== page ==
Levine: Cubs Manager Joe Maddon Could Face Suspension

By  Bruce Levine—

CHICAGO (CBS) — To err is human. To bump an umpire usually means a suspension.

Thus, we wait with Chicago Cubs manager Joe Maddon to find out if he will be penalized beyond the usual fine for getting tossed out of Wednesday night’s game, a 7-6 victory over the Reds. Maddon was removed for arguing a ninth-inning call on Ben Zobrist’s aborted bunt attempt that was called a swinging strike instead of a hit by pitch.

With two on and nobody out in a tie game, Zobrist was hit on the foot, by a pitch but first-base umpire Ron Kulpa insisted that the movement of Zobrist to get out of the way resulted in him moving the bat forward in bunting motion before he was hit.

Like a bolt of lightning, Maddon came out running toward Kulpa and exchanged words with him and two other crew members. He was immediately ejected for what the umps said was arguing balls and strikes. The dispute now will center around whether Maddon had inadvertent contact with one or more of the umpiring crew.

“No,” Maddon said. “I patted him on the back. Ron Kulpa may be the best umpire in baseball. I was not angry with him at all. When things keep happening, you have to say something sometime.

“This is part of my job. You go from zero to 60 instantaneously. There is nothing you can do about it, you just do it. That is just a visceral reaction. You are seeing this, the game is on the line and it is really wrong. It goes from one out and first and second to bases loaded and nobody out let’s go. That is a big change right there.”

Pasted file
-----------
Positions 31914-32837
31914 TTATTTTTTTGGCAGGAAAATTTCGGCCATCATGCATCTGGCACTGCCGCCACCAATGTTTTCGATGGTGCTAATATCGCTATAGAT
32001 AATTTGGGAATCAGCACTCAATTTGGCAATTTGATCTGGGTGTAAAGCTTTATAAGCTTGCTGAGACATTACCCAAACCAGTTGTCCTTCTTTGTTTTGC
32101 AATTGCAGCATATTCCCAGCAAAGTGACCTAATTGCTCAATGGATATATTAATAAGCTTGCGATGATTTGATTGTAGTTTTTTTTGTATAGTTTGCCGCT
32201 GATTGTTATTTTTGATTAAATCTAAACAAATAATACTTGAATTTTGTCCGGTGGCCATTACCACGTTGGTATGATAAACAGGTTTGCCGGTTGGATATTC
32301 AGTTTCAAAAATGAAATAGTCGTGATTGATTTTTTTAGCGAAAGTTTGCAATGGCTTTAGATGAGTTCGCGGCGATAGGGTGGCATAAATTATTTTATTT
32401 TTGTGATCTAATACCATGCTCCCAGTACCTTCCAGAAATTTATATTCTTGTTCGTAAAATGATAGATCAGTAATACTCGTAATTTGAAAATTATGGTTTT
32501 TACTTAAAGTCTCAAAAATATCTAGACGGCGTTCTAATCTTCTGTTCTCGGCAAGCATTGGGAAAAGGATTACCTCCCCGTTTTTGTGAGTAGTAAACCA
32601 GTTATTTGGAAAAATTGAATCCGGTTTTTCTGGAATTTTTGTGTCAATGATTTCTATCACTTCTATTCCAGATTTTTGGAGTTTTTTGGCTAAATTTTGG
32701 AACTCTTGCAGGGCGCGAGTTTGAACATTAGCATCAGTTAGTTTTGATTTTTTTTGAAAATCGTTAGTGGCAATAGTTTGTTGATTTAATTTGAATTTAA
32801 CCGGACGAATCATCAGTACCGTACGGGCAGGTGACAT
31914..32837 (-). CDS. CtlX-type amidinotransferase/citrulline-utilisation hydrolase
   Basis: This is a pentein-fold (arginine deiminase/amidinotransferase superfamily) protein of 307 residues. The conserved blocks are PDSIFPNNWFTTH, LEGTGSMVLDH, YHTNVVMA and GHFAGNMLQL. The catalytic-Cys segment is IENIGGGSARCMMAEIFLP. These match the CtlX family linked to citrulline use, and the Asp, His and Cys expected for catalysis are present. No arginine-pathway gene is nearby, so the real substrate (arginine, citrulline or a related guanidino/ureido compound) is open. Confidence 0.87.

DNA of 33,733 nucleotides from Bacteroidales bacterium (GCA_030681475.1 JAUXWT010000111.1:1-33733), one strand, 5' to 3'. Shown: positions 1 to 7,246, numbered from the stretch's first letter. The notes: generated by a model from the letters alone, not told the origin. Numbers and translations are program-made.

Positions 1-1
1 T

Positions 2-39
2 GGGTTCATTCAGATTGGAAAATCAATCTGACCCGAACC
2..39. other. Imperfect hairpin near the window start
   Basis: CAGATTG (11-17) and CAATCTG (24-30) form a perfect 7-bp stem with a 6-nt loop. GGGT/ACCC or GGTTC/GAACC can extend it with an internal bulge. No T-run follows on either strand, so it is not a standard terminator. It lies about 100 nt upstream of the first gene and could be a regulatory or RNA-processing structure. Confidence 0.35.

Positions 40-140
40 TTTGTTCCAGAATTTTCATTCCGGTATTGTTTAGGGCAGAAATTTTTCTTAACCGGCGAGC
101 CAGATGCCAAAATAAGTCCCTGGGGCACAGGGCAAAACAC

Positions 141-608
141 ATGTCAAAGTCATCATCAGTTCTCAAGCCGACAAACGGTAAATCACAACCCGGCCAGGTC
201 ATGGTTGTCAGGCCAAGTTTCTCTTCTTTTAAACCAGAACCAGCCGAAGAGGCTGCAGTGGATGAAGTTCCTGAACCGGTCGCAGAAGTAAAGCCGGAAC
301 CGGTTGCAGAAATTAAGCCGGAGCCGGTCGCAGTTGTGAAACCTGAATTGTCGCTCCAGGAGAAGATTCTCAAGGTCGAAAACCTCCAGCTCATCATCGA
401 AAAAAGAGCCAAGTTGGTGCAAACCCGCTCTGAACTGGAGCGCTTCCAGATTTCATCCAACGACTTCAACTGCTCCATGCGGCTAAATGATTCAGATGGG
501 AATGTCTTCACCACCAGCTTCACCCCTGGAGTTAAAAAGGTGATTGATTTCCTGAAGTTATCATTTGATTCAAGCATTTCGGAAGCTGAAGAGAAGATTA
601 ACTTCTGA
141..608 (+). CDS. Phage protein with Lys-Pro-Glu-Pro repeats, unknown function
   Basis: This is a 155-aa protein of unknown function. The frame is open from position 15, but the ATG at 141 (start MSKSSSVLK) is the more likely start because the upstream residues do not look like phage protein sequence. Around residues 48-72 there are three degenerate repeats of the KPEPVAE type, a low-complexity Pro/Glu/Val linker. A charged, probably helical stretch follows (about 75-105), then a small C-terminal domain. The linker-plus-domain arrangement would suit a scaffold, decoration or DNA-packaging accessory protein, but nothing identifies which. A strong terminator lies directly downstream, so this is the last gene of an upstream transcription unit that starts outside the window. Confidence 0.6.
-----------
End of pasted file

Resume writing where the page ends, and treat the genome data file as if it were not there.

Kulpa told Mark Gonzales of the Tribune, the pool reporter, that a report was filed with MLB. Kulpa said that the report stated Maddon was ejected for arguing balls and strikes. He would not say if the contact with any umpire was in the file.

“If I did (make contact), it was basically a pat on the back,” Maddon insisted. “I didn’t hit anyone.”

The umpire-manager relationship has changed over the years. The umpires no longer can get away with a personal vendetta or hazing that occurred until the mid-1990s.

“Baseball has done a really good job of coaching umpires,” Maddon said. “They have many supervisors. Back in the day, if they had a supervisor, he was just there to take them out for beer and cigars. Now, they are really being scrutinized. They have done a great job. It is much more difficult to have a rouge umpire set someone up as an example, based on all the scrutiny involved.”

Bruce Levine covers the Cubs and White Sox for 670 The Score and CBSChicago.com. Follow him on Twitter @MLBBruceLevine.

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